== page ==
Ways to serve vegan mashed potatoes

Of course, these spuds also work as a lovely whole food plant based (WFPB) side dish to go with just about anything. Here are a few ways to serve them:

Plant based mashed potatoes

This vegan mashed potatoes recipe is…

Vegetarian, vegan, plant-based, dairy-free, and gluten-free.

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Vegan mashed potatoes

Vegan Mashed Potatoes

  • Author: Sonja Overhiser
  • Prep Time: 10 minutes
  • Cook Time: 20 minutes
  • Total Time: 30 minutes
  • Yield: 6 1x


These vegan mashed potatoes are perfectly creamy and fluffy with a few easy pantry tricks! A perfect plant-based version of this famous side dish.


  • 2 pounds Yukon gold potatoes (yellow potatoes)*
  • 6 tablespoons olive oil
  • 2 tablespoons refined coconut oil
  • 3 garlic cloves, peeled and smashed
  • Thinly chopped chives, for garnish
  • Black pepper, for garnish
  • Kosher salt


  1. Peel and roughly chop the potatoes into 2-inch chunks. (Optionally, you can skip peeling if you like skin-on mashed potatoes like we do!)
  2. Place the potatoes in a large pot and cover with 1 inch of cold water. Stir in ½ tablespoon kosher salt. Bring to a boil.
  3. Once boiling, cook until tender, about 10 to 15 minutes, depending on the size of the potatoes (pierce a piece of potato with a fork to assess doneness). Drain and reserve a bit of the potato cooking water.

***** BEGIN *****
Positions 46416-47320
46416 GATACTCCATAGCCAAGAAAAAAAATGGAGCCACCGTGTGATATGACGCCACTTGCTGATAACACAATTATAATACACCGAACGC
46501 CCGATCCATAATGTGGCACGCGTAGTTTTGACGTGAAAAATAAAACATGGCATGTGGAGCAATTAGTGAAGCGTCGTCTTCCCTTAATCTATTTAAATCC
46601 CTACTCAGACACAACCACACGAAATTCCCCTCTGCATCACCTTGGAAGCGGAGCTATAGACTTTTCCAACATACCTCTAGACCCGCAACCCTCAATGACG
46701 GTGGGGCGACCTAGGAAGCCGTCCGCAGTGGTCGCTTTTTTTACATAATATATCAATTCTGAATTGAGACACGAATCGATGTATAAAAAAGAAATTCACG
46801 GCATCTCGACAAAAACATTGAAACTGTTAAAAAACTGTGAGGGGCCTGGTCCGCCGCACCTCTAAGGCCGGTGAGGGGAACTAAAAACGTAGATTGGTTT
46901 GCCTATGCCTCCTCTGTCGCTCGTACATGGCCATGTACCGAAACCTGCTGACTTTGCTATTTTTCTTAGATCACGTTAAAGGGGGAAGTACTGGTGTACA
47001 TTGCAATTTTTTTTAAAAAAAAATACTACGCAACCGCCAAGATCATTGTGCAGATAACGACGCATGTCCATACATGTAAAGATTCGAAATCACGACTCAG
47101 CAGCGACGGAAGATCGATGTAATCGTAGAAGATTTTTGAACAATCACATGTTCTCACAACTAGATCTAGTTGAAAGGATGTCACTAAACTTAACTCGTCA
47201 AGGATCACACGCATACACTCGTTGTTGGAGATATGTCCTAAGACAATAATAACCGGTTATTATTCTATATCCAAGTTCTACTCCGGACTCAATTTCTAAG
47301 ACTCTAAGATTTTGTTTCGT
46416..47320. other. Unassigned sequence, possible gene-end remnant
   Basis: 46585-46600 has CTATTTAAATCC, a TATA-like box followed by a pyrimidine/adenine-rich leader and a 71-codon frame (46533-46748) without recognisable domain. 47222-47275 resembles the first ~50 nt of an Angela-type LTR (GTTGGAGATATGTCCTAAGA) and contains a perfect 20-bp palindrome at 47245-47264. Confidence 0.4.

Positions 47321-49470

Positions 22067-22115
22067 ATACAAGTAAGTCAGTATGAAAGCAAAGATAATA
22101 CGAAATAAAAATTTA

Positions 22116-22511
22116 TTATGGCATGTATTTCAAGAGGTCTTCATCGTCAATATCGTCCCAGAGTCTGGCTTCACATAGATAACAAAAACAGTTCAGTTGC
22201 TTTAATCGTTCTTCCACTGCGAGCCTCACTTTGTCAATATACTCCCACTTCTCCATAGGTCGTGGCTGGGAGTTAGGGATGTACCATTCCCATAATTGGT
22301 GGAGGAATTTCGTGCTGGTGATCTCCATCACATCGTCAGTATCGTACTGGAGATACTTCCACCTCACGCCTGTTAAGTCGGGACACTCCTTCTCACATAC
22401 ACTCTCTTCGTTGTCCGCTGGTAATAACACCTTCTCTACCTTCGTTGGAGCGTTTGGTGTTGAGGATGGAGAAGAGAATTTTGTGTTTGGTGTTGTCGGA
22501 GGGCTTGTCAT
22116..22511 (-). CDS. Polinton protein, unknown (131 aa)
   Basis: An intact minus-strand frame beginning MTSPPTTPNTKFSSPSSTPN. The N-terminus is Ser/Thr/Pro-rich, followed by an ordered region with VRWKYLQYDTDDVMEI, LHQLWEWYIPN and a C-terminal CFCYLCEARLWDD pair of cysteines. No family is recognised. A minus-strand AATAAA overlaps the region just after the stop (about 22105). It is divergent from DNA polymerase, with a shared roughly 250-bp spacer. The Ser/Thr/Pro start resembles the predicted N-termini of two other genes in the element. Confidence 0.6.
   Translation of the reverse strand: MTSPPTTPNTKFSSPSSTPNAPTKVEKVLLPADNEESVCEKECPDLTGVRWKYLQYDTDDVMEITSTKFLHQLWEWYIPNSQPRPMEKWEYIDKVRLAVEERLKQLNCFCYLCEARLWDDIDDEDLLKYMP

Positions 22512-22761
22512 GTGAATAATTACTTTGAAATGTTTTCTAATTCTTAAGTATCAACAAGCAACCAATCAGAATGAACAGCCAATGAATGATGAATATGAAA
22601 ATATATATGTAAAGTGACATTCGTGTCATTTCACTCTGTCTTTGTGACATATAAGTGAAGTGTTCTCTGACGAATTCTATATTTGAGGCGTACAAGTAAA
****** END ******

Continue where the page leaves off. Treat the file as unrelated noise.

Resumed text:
4. Meanwhile, heat the olive oil in a small saucepan over low heat. Add the whole garlic cloves and simmer for about 3 minutes until fragrant. Discard the garlic.
  5. Return the potatoes to the pot. Add the garlic-infused oil, coconut oil, ½ teaspoon kosher salt and plenty of fresh ground pepper. Mash with a potato masher until the desired texture is reached. (If you find the potatoes are too dry, you can add a small drizzle of the starchy potato water. Just be careful not to add too much or the texture will become waterlogged.)


*Important: make sure to get Yukon gold, sometimes labeled as “yellow potatoes”. They have just the right creamy texture and buttery flavor that you won’t get out of a Russet.

  • Category: Side Dish
  • Method: Stovetop
  • Cuisine: Vegan

Keywords: Vegan Mashed Potatoes

More plant based side dish recipes

There are so many different ways to make side dishes starring only plants! Here are some of our favorite vegetable side dishes:

Vegan mashed potatoes

About the authors

Sonja & Alex

Hi, we’re Alex and Sonja Overhiser, married cookbook authors, food bloggers, and recipe developers. We founded A Couple Cooks to share fresh, seasonal recipes for memorable kitchen moments! Our recipes are made by two real people and work every time.

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  1. Wonderful mashed potatoes. I always mess them up and end up with thick and hard potatoes or watery, but these were perfect. The garlic flavor wasn’t overpowering, and I even used plant butter instead of coconut oil.

  2. It did not work to use a hand blender to mash these potatoes, which is what I always do. They came out very very gluey. The taste is ok, but the texture is not pleasing.

    1. Yes blending tends to activate the starches in potatoes, which makes them become gluey! We’d stick to hand mashing if you can!